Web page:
I wonder how the kids of the world feel?My kids are young adults, but I can see that they are just as scared as I am. Scared of what? Racism, Hate, Violence…the future. Scared of the future of the world globally and the future as it will be in our own communities and homes. How the world will be in the future is far more unpredictable to imagine than it ever was. Obviously, so many violent occurrences in a row spark a fear in all humans that makes us feel threatened and filled with less hope for the future of mankind. I can only imagine how a child is reacting to all this world chaos. My family deals with each new crazy event by discussing what has happened and then we share our feelings about it. Together, we form an empathetic resistance to the chaos. At the same time, this sharing strengthens our love and support for one another. We still have fear, but at least we never feel like we have to face it alone. Scary worldwide events have been happening since the beginning of mankind. Unfortunately, it’s human to have war, violence, and death in the world. Also, as much as we care to admit it, racism and hate do still exist everywhere. It’s easy to build up a tolerance to something that occurs routinely, but I think it’s essential to let ourselves feel it instead of denying what is really going on or by hiding from it. This is happening to real people like you and me and it’s important to never forget that. It may be a family member, friend or neighbor affected by these terrifying events. It could be any of us.
All of us are affected by terrifying world events.
As a child, I remember hearing about similar social issues in the news, among the adult conversations, and in school. Always I could come home and be reassured that I was safe. I tried to create this same place for my children and I hope they will for theirs.
What about the kids that don’t have a safe haven?
I like to think that when an adult notices a child that seems upset, discouraged, or is having a difficult time with current events, that this adult will find help for the child. No one should be left struggling when they are confused about all these crazy happenings, especially a child. Kids deserve and need age appropriate honesty and reassurance about what is going on around them, particularly if they are asking questions.It can be as simple as leading by example and displaying common values like compassion, empathy and kindness. Kids also need to be empowered with certain basic tools in order to overcome all the craziness in our world. Above all, contemporary kids need to know that they are loved. Every child needs to know that there is someone or some group of someones out there that love them and whom they can love back. They need to know that these people care about how they feel, will protect and keep them safe and will inspire them to be the change they want to see in the world. Tracy Bryan is a self-published author for kids aged 4-12. She writes whimsical picture books about coping skills, mental health and mindfulness. Tracy lives in Central Florida with her family and two dogs Jack and Rusty! To contact or learn more about Tracy, please email her at firstname.lastname@example.org If you know a child that is having a difficult time with contemporary violence in the news, here are some tools to help them deal with their feelings:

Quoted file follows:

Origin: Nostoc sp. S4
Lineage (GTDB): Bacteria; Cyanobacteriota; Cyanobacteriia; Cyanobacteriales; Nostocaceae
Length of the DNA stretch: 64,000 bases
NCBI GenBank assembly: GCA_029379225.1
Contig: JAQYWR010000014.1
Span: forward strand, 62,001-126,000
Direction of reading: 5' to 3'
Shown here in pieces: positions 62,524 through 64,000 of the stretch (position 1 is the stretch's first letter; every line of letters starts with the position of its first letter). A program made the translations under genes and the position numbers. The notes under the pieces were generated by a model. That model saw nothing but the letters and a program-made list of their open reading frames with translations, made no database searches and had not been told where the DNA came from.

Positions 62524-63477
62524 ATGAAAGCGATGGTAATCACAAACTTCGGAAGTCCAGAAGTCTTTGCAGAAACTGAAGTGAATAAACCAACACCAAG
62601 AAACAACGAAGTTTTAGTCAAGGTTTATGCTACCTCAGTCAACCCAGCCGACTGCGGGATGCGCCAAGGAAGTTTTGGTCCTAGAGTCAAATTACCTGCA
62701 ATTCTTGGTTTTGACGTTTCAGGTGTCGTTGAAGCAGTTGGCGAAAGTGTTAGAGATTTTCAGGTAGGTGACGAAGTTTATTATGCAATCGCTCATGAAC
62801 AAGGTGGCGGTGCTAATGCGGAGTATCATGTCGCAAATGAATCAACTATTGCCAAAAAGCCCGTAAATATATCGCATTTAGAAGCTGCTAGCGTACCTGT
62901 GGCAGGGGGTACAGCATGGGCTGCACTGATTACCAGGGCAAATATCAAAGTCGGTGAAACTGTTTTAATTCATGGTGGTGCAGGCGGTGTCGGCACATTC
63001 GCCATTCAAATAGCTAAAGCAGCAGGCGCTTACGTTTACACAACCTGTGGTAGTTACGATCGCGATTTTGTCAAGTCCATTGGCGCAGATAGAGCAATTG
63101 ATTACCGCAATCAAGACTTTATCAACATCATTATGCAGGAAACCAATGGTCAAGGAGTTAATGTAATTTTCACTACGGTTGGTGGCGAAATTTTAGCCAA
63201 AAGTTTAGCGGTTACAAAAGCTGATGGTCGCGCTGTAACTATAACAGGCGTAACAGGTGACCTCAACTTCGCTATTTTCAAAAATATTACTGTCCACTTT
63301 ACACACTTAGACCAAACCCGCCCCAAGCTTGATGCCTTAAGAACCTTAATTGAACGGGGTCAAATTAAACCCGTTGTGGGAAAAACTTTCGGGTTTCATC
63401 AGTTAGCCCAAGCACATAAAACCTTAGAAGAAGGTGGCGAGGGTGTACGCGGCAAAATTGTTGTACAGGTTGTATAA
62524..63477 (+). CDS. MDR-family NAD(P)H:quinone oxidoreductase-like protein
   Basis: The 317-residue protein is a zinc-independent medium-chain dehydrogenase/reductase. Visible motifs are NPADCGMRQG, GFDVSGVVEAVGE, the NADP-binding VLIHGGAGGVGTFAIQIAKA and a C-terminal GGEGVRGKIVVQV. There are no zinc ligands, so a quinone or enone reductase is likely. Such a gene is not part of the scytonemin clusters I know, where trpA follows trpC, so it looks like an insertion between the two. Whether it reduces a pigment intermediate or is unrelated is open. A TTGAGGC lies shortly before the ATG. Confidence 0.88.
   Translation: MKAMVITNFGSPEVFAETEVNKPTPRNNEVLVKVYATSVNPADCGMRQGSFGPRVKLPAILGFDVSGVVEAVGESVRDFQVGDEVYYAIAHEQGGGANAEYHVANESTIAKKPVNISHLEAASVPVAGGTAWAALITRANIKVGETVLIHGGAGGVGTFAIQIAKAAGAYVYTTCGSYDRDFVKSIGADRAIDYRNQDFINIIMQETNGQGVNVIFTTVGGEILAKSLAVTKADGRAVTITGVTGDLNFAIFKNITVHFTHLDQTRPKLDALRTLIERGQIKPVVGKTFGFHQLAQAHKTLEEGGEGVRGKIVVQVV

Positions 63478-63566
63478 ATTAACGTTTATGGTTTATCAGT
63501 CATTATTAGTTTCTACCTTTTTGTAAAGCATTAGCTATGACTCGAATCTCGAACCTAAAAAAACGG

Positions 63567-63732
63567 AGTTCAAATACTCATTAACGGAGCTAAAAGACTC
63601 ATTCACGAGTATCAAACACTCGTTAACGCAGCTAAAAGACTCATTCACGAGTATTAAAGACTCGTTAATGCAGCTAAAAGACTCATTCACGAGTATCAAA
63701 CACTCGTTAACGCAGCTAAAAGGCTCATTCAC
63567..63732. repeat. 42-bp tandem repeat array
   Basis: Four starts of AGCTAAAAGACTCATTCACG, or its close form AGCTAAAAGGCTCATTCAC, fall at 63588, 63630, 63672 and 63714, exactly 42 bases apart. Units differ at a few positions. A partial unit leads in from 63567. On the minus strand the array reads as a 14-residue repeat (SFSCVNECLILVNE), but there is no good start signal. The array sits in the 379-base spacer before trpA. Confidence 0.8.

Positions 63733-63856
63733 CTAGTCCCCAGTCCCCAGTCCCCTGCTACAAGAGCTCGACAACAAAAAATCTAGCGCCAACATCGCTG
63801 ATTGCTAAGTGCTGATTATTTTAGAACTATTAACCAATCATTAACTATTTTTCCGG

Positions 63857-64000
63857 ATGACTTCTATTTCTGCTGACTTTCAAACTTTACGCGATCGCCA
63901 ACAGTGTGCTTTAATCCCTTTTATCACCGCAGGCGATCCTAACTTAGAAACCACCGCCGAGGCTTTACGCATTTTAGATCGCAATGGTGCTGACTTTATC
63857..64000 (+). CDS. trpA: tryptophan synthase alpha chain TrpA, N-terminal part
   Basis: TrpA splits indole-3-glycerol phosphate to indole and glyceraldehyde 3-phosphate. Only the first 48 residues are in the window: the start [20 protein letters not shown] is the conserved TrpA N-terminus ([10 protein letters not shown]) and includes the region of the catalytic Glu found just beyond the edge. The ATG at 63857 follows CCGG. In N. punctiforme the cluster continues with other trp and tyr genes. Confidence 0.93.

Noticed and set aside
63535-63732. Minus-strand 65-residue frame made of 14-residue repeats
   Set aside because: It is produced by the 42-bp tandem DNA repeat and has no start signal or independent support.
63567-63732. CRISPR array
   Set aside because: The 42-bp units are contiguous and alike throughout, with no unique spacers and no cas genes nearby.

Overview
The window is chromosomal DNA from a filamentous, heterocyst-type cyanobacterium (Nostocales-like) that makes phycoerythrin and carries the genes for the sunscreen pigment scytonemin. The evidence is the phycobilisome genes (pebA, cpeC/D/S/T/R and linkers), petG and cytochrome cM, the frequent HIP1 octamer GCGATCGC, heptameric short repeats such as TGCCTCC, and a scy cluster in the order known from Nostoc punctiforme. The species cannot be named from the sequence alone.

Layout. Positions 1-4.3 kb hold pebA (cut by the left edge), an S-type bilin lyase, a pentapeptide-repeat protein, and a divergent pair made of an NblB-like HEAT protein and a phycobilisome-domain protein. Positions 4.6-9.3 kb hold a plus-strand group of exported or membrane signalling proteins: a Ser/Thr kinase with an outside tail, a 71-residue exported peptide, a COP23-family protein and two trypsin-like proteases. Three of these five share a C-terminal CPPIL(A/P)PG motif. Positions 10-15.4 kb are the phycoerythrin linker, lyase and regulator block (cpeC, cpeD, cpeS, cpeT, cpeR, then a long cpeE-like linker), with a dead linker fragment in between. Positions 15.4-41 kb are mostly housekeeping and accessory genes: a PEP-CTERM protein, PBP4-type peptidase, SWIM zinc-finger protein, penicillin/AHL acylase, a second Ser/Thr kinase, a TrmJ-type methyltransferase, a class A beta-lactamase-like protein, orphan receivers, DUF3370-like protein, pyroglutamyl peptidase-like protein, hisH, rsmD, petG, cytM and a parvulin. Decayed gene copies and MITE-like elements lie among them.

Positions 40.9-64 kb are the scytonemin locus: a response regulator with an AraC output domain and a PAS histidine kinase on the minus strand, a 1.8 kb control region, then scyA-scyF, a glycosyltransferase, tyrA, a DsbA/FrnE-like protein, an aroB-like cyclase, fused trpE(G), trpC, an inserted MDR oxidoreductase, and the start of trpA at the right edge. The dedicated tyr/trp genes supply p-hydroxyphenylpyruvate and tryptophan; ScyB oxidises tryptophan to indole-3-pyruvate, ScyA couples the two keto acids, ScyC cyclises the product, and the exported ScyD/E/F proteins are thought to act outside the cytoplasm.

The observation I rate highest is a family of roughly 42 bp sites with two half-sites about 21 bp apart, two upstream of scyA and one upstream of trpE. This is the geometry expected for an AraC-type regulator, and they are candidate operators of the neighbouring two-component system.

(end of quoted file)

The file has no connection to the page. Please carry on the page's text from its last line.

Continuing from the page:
- Talk it out and share your feelings with others. You may be feeling different emotions at different times. Sadness. Anger. Fear. Confusion. Even numbness — not feeling anything at all. These feelings are normal reactions to a tragedy or scary event. Don't be afraid to express how you feel and listen to others as they share their feelings with you. Your parents, friends, teachers, and others can help you and help them.
- Take care of yourself. Losing sleep, not eating, and worrying too much can make you sick. As much as possible, try to get enough sleep, eat right, exercise, and keep a normal routine. It may be hard to do, but it can keep you healthy and better able to handle a tough time.
- Take a TV break. Although it's natural to want to know what's happening, don't spend hours glued to the television set. Taking a break from watching what's going on in the world is OK. Read, play board games or go outside.
- Get creative and express yourself. Drawing pictures and writing letters can help you feel better. Maybe you'd like to send a letter or homemade card to rescue workers, doctors, and others who cared for people who were hurt. You also can start a journal and record your thoughts and feelings. You can share this with others or keep it to yourself.
- Be respectful of others. You may have heard certain countries, religions, or political causes blamed for terrorism and other scary events in the world. But it's important to remember that very few people believe in killing and hurting innocent people to make their point. Don't give in to prejudice by blaming a whole group or by disliking people just because of the country where they were born, the faith they practice, the way they dress, the color of their skin or for who they love.
- Help out and be with others. In times of tragedy, people find comfort in being together and supporting each other. Find ways to show you care and that the community is sticking together. Hold a friend's hand or give someone a hug. It will make you both feel a little better.